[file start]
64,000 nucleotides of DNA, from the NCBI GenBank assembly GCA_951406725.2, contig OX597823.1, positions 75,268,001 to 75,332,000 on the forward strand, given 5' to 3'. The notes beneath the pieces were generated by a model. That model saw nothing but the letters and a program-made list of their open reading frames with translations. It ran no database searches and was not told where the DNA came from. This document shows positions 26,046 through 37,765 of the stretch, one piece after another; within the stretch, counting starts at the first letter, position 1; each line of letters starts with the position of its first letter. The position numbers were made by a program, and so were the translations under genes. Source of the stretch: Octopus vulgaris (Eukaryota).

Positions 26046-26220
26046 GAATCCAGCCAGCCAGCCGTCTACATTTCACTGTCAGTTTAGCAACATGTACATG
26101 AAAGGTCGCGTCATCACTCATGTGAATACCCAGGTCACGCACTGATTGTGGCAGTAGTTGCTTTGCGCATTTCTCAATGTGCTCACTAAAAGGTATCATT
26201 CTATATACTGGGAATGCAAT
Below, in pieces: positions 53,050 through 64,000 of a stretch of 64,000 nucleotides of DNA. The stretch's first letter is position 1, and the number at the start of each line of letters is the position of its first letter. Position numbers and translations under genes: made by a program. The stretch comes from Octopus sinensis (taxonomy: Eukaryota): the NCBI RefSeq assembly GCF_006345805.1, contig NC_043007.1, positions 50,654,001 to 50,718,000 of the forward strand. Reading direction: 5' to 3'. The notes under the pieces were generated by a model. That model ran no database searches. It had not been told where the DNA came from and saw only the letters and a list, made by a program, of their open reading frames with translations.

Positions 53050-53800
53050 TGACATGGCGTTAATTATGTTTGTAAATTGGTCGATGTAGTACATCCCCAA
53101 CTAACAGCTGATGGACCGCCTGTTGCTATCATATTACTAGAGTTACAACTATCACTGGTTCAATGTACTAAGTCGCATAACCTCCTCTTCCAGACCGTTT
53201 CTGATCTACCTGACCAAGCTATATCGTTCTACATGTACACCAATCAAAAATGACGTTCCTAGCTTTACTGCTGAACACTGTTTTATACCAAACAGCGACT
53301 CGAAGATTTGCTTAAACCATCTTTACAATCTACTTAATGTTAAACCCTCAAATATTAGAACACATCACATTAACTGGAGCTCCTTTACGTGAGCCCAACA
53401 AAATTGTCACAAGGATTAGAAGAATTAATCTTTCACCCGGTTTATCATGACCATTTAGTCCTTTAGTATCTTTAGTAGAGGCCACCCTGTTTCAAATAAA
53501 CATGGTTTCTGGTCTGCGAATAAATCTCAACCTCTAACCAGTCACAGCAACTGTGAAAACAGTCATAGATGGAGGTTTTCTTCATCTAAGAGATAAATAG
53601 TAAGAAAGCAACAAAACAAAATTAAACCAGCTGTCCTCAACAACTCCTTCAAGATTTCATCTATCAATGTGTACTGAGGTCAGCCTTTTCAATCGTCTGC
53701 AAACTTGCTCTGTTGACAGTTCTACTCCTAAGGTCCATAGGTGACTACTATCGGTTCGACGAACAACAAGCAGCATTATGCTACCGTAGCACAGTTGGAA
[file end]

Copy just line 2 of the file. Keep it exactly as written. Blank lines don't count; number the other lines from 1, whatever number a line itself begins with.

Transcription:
Positions 26046-26220